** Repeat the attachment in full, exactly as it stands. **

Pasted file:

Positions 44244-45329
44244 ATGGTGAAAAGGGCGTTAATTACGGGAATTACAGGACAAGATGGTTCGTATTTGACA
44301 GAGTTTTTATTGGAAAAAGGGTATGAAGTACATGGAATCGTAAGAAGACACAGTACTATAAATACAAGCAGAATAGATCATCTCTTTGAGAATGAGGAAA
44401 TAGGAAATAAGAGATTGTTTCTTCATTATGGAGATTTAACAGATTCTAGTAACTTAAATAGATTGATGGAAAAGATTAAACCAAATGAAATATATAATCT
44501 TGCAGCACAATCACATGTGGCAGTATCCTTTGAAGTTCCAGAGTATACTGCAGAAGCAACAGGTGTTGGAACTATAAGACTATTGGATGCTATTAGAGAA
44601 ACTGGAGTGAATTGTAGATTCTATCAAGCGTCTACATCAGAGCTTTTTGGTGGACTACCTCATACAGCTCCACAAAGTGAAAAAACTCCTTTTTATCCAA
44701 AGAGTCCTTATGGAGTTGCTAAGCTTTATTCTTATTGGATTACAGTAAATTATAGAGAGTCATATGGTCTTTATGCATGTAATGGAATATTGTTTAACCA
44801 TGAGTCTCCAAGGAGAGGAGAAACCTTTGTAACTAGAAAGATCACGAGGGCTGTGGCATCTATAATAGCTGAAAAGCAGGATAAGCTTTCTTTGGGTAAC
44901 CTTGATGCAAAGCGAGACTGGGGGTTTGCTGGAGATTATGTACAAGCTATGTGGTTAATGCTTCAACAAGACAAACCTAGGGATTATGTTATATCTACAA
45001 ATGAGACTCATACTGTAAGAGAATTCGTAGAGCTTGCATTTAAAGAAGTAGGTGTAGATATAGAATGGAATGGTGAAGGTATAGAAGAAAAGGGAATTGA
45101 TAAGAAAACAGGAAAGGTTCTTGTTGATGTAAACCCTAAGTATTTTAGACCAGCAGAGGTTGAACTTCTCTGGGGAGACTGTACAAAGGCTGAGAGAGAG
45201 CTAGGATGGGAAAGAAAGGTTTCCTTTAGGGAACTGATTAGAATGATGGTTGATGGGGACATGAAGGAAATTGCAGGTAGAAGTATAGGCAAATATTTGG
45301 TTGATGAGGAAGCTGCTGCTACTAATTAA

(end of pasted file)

Positions 44244-45329
44244 ATGGTGAAAAGGGCGTTAATTACGGGAATTACAGGACAAGATGGTTCGTATTTGACA
44301 GAGTTTTTATTGGAAAAAGGGTATGAAGTACATGGAATCGTAAGAAGACACAGTACTATAAATACAAGCAGAATAGATCATCTCTTTGAGAATGAGGAAA
44401 TAGGAAATAAGAGATTGTTTCTTCATTATGGAGATTTAACAGATTCTAGTAACTTAAATAGATTGATGGAAAAGATTAAACCAAATGAAATATATAATCT
44501 TGCAGCACAATCACATGTGGCAGTATCCTTTGAAGTTCCAGAGTATACTGCAGAAGCAACAGGTGTTGGAACTATAAGACTATTGGATGCTATTAGAGAA
44601 ACTGGAGTGAATTGTAGATTCTATCAAGCGTCTACATCAGAGCTTTTTGGTGGACTACCTCATACAGCTCCACAAAGTGAAAAAACTCCTTTTTATCCAA
44701 AGAGTCCTTATGGAGTTGCTAAGCTTTATTCTTATTGGATTACAGTAAATTATAGAGAGTCATATGGTCTTTATGCATGTAATGGAATATTGTTTAACCA
44801 TGAGTCTCCAAGGAGAGGAGAAACCTTTGTAACTAGAAAGATCACGAGGGCTGTGGCATCTATAATAGCTGAAAAGCAGGATAAGCTTTCTTTGGGTAAC
44901 CTTGATGCAAAGCGAGACTGGGGGTTTGCTGGAGATTATGTACAAGCTATGTGGTTAATGCTTCAACAAGACAAACCTAGGGATTATGTTATATCTACAA
45001 ATGAGACTCATACTGTAAGAGAATTCGTAGAGCTTGCATTTAAAGAAGTAGGTGTAGATATAGAATGGAATGGTGAAGGTATAGAAGAAAAGGGAATTGA
45101 TAAGAAAACAGGAAAGGTTCTTGTTGATGTAAACCCTAAGTATTTTAGACCAGCAGAGGTTGAACTTCTCTGGGGAGACTGTACAAAGGCTGAGAGAGAG
45201 CTAGGATGGGAAAGAAAGGTTTCCTTTAGGGAACTGATTAGAATGATGGTTGATGGGGACATGAAGGAAATTGCAGGTAGAAGTATAGGCAAATATTTGG
45301 TTGATGAGGAAGCTGCTGCTACTAATTAA